dark green = second segment of neural spine (ns2)

grey = ribs (ri)

orange = lateral gastralia (lg)

white = median gastralia (mg)

green = bones of the left forelimb

arf (pink) = anterior rib facet extending from the parapophysis, dia (light brown) = diapophysis of the neural arch, para (yellow) = parapophysis main facet.

Note that ribs and gastralia overlap in a complex manner and the double rib articulation prevents rib motion.  This would have made chest movements difficult for breathing and restricted the body movements to aid swimming and locomotion on land.

Although, the ribs are expanded in a similar way to that of a turtle’s shell, Parahupehsuchus is not closely related to the Chelonia (turtles, tortoises and terrapins).  This might be an example of convergent evolution.

Scientists hope to find more fossils of this strange marine reptile in rocks that make up the Jialingjiang Formation and with further research they intend to build up a more detailed picture of the food chain that is represented by this Lower Triassic fossil material.

12 04, 2014

“Ovi the Oviraptor” Finds a New Home

By | April 12th, 2014|Everything Dinosaur News and Updates, Everything Dinosaur Products, Press Releases|0 Comments

Ovi the Oviraptor – Competition Entrants

The Everything Dinosaur win “Ovi the Oviraptor” soft toy competition has now closed.   Our winning entry in the find a surname for “Ovi” has been announced and the prize, an Oviraptor soft toy, has already been despatched.  The very cute and cuddly dinosaur soft toy should be with the lucky winner in few days or so.

We had lots of competition entries in the three weeks or so that we ran the competition.  Team members at Everything Dinosaur adopted a soft toy in the office, the dinosaur soft toy represented Oviraptor with its big eyes and feather covered wings, trouble is, we could not agree on a surname for “Ovi” and so the idea for a competition came about.

A Very Cute and Cuddly Oviraptor Dinosaur Soft Toy

A very cute and cuddly dinosaur soft toy!

A very cute and cuddly dinosaur soft toy!

Picture Credit: Everything Dinosaur

With “Ovi” looking for a new name and a new home we launched the competition in the run up to the Easter break.  After all, Oviraptor means “egg thief” and although this Mongolian feathered dinosaur has been much maligned, as Easter is associated with eggs, we thought a contest involving the “egg thief dinosaur” was appropriate.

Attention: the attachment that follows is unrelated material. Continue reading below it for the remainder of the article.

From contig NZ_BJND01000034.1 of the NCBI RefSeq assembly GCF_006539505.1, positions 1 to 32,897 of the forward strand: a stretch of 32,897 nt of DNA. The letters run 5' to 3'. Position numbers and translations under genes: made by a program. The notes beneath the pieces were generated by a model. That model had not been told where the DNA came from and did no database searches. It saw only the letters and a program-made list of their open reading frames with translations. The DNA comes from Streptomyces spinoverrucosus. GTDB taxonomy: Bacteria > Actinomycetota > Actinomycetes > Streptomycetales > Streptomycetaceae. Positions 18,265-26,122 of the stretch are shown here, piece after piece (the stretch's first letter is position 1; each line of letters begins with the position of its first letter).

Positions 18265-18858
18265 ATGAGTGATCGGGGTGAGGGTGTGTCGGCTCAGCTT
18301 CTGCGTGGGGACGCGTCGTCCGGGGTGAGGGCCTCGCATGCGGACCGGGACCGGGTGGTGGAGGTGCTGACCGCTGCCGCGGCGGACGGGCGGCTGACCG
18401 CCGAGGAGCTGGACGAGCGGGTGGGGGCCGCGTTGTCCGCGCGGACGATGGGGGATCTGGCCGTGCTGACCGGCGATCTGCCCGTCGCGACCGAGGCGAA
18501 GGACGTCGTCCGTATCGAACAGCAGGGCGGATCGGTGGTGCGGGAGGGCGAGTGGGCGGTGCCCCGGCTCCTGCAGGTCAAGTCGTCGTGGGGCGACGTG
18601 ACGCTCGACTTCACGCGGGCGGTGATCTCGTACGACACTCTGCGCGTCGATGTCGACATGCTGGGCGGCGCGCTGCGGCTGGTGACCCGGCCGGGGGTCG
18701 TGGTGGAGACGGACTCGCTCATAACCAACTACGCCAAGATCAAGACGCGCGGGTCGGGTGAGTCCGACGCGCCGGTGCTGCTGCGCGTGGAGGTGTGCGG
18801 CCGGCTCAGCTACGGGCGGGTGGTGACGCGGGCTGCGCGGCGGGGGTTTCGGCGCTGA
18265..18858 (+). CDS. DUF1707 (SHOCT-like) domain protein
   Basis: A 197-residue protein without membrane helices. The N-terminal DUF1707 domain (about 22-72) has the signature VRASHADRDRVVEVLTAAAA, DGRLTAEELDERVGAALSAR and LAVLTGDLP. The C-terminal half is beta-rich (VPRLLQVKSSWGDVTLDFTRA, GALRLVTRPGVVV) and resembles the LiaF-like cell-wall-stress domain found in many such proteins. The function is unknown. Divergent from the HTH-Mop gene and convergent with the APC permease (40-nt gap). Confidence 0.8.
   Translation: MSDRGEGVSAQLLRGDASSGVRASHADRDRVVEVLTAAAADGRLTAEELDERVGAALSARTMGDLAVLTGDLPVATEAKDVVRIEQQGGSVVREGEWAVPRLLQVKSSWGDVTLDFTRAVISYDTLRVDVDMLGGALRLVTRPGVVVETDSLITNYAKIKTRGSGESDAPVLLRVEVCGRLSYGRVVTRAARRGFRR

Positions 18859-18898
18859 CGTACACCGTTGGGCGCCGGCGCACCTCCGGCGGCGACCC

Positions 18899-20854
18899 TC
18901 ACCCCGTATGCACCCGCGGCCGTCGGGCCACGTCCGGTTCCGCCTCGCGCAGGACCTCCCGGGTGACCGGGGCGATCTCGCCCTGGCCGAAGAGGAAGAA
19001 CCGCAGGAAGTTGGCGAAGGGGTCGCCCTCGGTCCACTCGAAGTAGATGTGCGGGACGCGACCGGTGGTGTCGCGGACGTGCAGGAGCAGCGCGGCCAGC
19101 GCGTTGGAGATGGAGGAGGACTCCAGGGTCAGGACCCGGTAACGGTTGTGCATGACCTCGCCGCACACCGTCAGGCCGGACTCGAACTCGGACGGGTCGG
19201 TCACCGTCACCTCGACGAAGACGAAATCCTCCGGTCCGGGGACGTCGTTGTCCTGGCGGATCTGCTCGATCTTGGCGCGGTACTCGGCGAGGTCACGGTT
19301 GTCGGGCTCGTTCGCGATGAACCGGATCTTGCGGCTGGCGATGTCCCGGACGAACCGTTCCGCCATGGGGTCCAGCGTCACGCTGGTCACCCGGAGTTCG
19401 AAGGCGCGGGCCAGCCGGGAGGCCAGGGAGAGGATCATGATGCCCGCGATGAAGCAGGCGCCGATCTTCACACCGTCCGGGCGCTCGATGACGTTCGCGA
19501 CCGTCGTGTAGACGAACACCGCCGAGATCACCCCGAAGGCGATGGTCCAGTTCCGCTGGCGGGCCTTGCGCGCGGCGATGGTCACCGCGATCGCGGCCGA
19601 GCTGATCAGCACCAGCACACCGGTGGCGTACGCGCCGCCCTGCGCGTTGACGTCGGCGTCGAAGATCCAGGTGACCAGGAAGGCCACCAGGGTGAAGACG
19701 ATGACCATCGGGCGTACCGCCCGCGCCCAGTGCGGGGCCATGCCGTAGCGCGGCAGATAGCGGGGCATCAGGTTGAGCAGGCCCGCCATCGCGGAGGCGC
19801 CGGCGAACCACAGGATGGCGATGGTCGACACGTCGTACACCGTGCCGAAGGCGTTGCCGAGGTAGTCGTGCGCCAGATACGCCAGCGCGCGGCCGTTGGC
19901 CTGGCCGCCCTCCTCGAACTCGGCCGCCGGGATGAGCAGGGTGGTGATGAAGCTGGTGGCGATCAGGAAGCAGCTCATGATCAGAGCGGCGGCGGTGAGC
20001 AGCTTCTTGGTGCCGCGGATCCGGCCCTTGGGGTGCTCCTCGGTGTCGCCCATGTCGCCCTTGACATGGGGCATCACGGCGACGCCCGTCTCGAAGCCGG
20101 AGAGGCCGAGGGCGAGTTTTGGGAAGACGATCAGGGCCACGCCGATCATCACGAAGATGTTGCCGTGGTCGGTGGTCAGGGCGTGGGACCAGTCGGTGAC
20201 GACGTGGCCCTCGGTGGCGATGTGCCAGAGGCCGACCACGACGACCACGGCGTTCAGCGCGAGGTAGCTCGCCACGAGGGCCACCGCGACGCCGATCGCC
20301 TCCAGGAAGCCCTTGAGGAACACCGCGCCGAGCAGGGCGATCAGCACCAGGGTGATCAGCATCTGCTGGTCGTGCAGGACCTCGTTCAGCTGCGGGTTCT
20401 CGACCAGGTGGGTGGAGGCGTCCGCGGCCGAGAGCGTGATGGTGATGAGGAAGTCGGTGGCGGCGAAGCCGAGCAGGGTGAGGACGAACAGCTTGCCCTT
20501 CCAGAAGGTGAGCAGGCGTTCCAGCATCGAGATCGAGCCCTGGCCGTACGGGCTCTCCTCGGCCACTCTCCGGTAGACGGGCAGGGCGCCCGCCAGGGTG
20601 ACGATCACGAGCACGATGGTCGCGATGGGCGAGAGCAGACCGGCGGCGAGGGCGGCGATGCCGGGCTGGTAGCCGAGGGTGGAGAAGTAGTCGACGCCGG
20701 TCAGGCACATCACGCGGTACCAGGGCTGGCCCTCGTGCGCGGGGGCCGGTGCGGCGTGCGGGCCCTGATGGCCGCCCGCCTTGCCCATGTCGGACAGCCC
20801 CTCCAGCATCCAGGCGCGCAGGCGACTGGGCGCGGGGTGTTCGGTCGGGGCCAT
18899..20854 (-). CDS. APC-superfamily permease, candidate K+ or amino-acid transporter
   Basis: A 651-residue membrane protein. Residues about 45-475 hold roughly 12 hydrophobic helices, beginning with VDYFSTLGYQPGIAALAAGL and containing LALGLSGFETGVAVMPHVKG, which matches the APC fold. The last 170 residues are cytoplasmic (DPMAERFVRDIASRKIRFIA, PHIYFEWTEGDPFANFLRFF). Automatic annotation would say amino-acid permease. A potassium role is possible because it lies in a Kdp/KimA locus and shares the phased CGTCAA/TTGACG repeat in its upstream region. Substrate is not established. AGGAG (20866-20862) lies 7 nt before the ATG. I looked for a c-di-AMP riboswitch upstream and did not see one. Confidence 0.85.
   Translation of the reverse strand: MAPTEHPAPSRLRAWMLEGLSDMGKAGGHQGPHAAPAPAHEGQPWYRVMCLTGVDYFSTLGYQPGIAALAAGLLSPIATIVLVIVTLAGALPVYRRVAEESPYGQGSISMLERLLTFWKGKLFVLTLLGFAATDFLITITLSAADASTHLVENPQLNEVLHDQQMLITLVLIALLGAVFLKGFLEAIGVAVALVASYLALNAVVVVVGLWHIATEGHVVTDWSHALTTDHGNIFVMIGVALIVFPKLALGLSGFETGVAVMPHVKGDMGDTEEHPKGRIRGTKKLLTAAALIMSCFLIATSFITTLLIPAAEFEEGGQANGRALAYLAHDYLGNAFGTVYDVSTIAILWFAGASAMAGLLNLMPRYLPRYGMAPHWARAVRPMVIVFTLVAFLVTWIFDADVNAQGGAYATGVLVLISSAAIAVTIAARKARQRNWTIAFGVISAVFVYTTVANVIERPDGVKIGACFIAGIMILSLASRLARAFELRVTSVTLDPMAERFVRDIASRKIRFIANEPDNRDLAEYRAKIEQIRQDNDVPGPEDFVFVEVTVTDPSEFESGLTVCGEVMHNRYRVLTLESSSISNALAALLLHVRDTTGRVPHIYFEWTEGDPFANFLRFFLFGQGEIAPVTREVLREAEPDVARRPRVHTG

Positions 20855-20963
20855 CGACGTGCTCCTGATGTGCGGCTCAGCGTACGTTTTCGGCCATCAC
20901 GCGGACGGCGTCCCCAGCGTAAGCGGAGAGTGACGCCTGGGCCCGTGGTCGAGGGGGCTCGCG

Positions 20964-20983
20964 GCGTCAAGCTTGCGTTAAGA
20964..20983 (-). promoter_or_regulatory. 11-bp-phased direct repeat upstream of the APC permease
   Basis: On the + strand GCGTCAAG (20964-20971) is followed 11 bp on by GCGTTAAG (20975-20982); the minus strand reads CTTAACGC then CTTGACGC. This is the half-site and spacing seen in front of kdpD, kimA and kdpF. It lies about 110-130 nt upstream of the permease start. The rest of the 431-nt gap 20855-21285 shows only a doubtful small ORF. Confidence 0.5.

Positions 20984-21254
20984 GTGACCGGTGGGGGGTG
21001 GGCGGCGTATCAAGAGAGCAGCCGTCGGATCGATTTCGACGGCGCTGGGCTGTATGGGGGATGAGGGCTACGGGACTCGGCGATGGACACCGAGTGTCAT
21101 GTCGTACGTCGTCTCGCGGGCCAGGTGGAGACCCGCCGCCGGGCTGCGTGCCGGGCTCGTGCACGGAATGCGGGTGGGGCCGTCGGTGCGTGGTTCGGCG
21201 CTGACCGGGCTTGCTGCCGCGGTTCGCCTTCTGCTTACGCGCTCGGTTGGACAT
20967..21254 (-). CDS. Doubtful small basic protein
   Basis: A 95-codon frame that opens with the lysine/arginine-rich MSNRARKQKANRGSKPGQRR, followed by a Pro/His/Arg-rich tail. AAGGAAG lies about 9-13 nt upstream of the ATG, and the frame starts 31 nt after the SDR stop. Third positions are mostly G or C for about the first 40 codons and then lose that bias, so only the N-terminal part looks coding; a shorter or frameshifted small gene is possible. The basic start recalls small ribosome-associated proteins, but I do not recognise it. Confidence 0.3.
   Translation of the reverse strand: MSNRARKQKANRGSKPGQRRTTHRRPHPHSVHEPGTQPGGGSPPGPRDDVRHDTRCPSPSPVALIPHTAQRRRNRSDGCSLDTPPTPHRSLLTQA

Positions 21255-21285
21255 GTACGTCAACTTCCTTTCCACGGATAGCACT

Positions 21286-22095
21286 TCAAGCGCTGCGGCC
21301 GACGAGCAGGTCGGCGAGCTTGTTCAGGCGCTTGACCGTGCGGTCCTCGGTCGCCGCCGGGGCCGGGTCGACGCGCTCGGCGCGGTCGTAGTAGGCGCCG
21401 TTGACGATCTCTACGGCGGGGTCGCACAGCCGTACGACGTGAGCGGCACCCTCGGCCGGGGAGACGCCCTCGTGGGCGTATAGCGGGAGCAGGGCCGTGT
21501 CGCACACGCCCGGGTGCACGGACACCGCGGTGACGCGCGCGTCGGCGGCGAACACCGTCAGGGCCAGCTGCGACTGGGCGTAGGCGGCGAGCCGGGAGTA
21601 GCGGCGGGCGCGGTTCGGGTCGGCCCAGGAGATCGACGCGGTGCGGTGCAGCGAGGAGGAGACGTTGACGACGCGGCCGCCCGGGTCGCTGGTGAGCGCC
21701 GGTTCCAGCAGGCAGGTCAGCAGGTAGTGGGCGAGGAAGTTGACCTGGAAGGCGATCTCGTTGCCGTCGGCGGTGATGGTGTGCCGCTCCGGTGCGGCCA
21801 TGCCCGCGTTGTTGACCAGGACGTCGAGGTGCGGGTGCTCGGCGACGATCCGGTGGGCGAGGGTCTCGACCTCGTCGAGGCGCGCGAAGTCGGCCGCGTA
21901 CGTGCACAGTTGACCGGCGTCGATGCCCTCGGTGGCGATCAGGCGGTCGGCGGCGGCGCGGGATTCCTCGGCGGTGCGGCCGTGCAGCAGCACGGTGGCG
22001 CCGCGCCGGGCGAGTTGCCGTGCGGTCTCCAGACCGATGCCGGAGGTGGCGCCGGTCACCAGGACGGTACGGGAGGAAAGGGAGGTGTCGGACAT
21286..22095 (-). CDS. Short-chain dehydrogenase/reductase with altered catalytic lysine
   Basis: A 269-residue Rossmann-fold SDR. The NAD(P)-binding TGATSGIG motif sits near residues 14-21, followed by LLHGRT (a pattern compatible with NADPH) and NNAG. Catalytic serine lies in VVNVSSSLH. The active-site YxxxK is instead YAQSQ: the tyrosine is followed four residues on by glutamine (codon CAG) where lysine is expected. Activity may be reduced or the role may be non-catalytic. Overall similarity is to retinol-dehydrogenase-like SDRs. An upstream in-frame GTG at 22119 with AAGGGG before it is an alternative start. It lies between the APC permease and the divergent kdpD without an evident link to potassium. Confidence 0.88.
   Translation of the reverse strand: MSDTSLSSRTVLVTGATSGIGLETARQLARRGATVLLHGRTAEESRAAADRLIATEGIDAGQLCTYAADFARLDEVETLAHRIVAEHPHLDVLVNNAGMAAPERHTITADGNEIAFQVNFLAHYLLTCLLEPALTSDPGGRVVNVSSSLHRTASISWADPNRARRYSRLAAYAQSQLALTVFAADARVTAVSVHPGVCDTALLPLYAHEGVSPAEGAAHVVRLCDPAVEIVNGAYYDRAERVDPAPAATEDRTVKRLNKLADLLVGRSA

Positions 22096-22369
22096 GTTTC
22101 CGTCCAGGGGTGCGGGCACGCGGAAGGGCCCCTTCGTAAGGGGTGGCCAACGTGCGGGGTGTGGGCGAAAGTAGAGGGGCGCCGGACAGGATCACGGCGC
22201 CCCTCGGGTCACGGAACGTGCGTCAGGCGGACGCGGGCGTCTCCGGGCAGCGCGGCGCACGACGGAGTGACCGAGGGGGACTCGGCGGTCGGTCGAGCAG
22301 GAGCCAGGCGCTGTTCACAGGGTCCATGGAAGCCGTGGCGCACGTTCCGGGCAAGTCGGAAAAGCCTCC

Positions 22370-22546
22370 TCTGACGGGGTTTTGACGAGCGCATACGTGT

What a fantastic amount of entries we had, there are just far too many to give everyone a mention but we will list a few of the competition entrants here so that readers can get an idea of all the clever names that were put forward.

Tony – Ovi – the heart thief, Flossy – Ovi Osborn (we had quite a few Ovi Osborn suggestions),  Ovi Philips from Spencer, Pjotr suggested Ovi Eggsy, Ovi James – thanks Nicole, Tyler sent us two names Ovi Eggward and Ovi Dinozawr (dinosaur in Russian as we are reliably informed).  Then we had Ovi Ovoid from Jane, Ovi Orzo from Skye, Ovi Kenovi from Lynne, Ovi Parity from Joe.  Sam proposed Ovi Kenobi (we had a lot of these), then there was Ovi Buddy from Jason, Kyle gave us Ovi Raptor, Rosemary sent Ovi Gorgeous, we had so many clever competition entries.

To view Everything Dinosaur’s huge range of soft toy dinosaurs and prehistoric animals: Dinosaur Soft Toys

The winning entry, the one that was pulled out of one of our hard hats we use when working on fossil locations, was “Ovi Roy”.  Why “Ovi Roy you might ask?   The person responsible for leading the expedition to Mongolia which led to the discovery of the first Oviraptor fossils to be formally described was the famous American adventurer and naturalist Roy Chapman Andrews.